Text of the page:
Commelina

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Commelina
Commelina communis bgiu 02.jpg
Commelina communis flower with typical arrangement of floral parts: 3 staminodes are present above, 3 fertile stamens below with the central one differing in size and form, and a single style emerging between them (curved in this species).
Scientific classification
Kingdom: Plantae
(unranked): Angiosperms
(unranked): Monocots
(unranked): Commelinids
Order: Commelinales
Family: Commelinaceae
Subfamily: Commelinoideae
Tribe: Commelineae
Genus: Commelina
L.
Type species
C. communis
L.
Selected Species
Synonyms[1]
  • Erxlebia Medik.
  • Hedwigia Medik.
  • Lechea Lour.
  • Ananthopus Raf.
  • Allotria Raf.
  • Dirtea Raf.
  • Eudipetala Raf.
  • Larnalles Raf.
  • Nephralles Raf.
  • Ovidia Raf.
  • Allosperma Raf.
  • Isanthina Rchb. ex Steud.
  • Heterocarpus Wight
  • Disecocarpus Hassk.
  • Omphalotheca Hassk.
  • Phaeosphaerion Hassk.
  • Spathodithyros Hassk.
  • Trithyrocarpus Hassk.
  • Athyrocarpus Schltdl. ex Benth. 1883 not Schltdl. 1855 nor Schltdl. ex Hassk. 1866
  • Commelinopsis Pichon

Commelina is a genus of approximately 170 species[2] commonly called dayflowers due to the short lives of their flowers. They are less often known as widow's tears. It is by far the largest genus of its family, Commelinaceae.[3] The Swedish taxonomist Carl Linnaeus of the 18th century named the genus after the two Dutch botanists Jan Commelijn and his nephew Caspar, each representing one of the showy petals of Commelina communis.[2]

The dayflowers are herbs that may be either perennial or annual. They are characterised by their zygomorphic flowers and by the involucral bracts called spathes that surround the flower stalks.[4] These spathes are often filled with a mucilaginous liquid. Each spathe houses either one or two scorpioid cymes, with the upper cyme being either vestigial or bearing from one to several typically male flowers, and the lower cyme bearing several flowers. All members of the genus have alternate leaves.[2]

The Asiatic dayflower (Commelina communis) is probably the best known species in the West. It is a common weed in parts of Europe and throughout eastern North America.[2] Several species, such as Commelina benghalensis, are eaten as a leaf vegetable in Southeast Asia and Africa.[5]

Description[edit]

Floral diagram of a cyme of Commelina coelestis from Eichler's 1875 "Blütendiagramme"

Plants in the genus are perennial or annual herbs with roots that are usually fibrous or rarely tuberous or rhizomatous. The leaves are distichous (i.e. 2-ranked) or spirally arranged with blades that either lack or have a petiole. The ptyxis, or the way the leaf is folded in the bud, is either involute (i.e. having inrolled margins) or supervolute.[2][6]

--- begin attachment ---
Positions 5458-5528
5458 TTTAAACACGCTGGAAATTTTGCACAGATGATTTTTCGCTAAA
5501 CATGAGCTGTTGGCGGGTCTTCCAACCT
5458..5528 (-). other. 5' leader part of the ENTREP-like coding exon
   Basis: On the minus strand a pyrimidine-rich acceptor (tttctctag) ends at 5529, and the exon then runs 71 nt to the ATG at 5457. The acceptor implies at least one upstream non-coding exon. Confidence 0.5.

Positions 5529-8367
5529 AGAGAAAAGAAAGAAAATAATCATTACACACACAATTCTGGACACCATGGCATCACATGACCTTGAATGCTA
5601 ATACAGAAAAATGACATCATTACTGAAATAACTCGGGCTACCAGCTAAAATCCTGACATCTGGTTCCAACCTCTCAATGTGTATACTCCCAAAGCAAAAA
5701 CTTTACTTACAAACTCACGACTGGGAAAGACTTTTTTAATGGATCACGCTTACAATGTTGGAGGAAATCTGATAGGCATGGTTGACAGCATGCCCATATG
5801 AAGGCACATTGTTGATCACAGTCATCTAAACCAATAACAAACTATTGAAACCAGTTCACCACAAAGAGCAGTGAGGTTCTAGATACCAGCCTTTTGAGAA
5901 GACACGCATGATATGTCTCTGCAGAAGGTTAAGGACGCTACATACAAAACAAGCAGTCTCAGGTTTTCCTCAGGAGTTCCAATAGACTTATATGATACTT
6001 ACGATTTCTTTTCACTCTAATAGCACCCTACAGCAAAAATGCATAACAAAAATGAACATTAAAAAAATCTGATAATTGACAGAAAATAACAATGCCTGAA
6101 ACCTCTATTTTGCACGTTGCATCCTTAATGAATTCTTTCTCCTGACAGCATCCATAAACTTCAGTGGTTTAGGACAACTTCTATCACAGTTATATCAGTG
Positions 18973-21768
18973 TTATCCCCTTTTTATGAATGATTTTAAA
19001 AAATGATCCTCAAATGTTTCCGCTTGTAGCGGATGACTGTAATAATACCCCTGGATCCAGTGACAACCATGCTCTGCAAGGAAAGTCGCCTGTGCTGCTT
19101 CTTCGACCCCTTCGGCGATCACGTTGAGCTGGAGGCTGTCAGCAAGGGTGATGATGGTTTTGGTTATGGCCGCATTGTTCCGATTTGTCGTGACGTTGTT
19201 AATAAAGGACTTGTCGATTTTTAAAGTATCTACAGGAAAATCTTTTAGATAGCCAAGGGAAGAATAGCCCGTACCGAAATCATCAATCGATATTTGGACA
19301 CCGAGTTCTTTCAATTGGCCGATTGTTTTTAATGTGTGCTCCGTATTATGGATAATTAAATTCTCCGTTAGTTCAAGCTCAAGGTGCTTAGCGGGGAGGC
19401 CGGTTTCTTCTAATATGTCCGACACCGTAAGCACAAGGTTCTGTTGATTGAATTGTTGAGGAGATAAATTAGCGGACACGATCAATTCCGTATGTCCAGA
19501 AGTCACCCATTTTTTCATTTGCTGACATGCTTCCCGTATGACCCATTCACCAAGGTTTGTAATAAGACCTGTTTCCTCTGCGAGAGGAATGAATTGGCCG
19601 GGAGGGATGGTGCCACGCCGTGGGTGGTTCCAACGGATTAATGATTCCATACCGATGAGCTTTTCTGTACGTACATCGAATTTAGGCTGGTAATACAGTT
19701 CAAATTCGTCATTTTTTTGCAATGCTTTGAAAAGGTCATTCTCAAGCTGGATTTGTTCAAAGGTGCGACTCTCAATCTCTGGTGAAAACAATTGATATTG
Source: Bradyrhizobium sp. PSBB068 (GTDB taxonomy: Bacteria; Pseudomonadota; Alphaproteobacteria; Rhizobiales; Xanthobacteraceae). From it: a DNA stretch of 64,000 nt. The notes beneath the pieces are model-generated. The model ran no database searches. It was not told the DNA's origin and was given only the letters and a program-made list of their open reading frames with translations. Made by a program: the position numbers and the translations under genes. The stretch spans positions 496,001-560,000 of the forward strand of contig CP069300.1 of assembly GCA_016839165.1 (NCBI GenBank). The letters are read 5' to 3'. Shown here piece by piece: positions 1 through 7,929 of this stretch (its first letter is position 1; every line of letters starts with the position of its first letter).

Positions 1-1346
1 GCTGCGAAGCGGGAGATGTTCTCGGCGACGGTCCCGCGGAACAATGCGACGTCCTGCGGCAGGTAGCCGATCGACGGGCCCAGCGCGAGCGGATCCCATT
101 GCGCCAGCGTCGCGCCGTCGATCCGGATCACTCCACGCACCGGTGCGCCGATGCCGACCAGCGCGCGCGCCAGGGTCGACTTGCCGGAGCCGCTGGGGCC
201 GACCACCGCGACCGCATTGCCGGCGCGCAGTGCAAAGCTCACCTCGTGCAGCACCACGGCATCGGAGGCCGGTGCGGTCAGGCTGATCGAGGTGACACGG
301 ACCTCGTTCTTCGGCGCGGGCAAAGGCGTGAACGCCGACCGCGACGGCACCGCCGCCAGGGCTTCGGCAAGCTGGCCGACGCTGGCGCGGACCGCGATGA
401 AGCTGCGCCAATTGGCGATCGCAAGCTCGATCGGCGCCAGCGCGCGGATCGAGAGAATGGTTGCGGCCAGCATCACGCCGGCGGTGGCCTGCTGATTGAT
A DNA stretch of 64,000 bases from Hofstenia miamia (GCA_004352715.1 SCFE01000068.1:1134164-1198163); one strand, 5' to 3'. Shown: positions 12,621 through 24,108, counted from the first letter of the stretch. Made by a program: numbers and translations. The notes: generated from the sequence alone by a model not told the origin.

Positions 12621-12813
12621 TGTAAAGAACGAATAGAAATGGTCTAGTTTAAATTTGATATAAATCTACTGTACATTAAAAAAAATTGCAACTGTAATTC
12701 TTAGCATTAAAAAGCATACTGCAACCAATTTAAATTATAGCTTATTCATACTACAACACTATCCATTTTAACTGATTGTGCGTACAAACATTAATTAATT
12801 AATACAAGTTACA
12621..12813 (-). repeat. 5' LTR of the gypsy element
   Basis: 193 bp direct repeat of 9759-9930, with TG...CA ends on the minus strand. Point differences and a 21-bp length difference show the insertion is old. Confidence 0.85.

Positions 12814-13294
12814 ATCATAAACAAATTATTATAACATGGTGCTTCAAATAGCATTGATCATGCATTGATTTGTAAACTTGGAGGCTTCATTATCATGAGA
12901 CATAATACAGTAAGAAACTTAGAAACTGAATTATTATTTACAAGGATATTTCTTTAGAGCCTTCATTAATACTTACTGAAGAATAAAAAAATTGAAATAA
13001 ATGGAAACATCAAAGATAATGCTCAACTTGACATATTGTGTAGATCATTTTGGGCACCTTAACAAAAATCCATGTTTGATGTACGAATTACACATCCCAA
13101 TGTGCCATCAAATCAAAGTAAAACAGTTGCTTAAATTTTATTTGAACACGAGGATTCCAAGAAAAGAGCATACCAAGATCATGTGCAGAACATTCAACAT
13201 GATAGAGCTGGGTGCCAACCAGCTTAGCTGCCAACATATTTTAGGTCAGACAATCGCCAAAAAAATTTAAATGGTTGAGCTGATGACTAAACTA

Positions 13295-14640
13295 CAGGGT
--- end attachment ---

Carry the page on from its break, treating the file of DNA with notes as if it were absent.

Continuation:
The inflorescences are terminal, meaning the stem terminates with an inflorescence, and often leaf opposed, meaning it emerges at the node with a leaf of a new axiallary stem. The inflorescence is composed of one or two cincinni, also called scorpioid cymes, which are monochasiums (i.e. cymes with a single branched main false axis) in which the lateral branches arise alternately on opposite sides of the false axis. The distal cincinnus may either be vestigial or contain one to several flowers that are typically male. The proximal cyme is always present and is multi-flowered. The cincinni are enclosed in a folded spathe, a modified leaf, which is often filled with a mucilaginous liquid. The spathe may either have completely distinct margins or they may be fused to varying degrees at the basal end.[2][6]

The flowers are borne on pedicels and are strongly zygomorphic, meaning there is only a single plane of symmetry. Bracteoles occasionally subtend the pedicels, but they are usually absent. The flowers are either bisexual or male. There are three unequal sepals, which may either be free or the two lateral ones may be fused. The petals are free and unequal with the two upper ones being larger and clawed while the lower petal is typically reduced and often differs in colour from the other two. Flower colour is most typically blue, but lilac, lavender, yellow, peach, apricot and white also occur. There are three stamens and two to three staminodes, or infertile stamens, all of which have free, glabrous filaments. The staminodes occur posteriorly and have antherodes with four to six lobes. The stamens are anterior and are longer than the staminodes. The medial stamen differs in size and form from the lateral two, and when a central staminode is present it also differs from the other staminodes. The ovaries are bi- or trilocular and one to two ovules is present per locule.[2][6]

The fruit is a capsule that is typically bi- or trilocular, but in rare cases may be unilocular, and it is bi- or trivalved. The locules may contain one or two seeds, or no seed at all. The seeds are uniserriate (i.e. arranged in a single row), have a linear hilum and a lateral embryotega.[6]

References[edit]

  1. ^ Kew World Checklist of Selected Plant Families
  2. ^ a b c d e f g Faden, Robert (2006), "Commelina", in Flora of North America Editorial Committee, eds. 1993+, Flora of North America online 22, New York & Oxford: Oxford University Press 
  3. ^ Acevedo-Rodriguez, Pedro; Strong, Mark T. (2005), Monocotyledons and Gymnosperms of Puerto Rico and Virgin Islands, Contributions of the United States National Herbarium 52: 157–158 
  4. ^ Hong, Deyuan; DeFillipps, Robert A. (2000), "Commelina diffusa", in Wu, Z. Y.; Raven, P.H.; Hong, D.Y., Flora of China 24, Beijing: Science Press; St. Louis: Missouri Botanical Garden Press, p. 35 
  5. ^ Qaiser, M.; Jafri, S.M.H. (1975), "Commelina benghalensis", in Ali, S.I.; Qaiser, M., Flora of Pakistan 84, St. Louis: University of Karachi & Missouri Botanical Garden, p. 10 
  6. ^ a b c d Faden, Robert (1998), "Commelina", in Kubitzki, K., The Families and Genera of Vascular Plants 4, Berlin: Springer, p. 126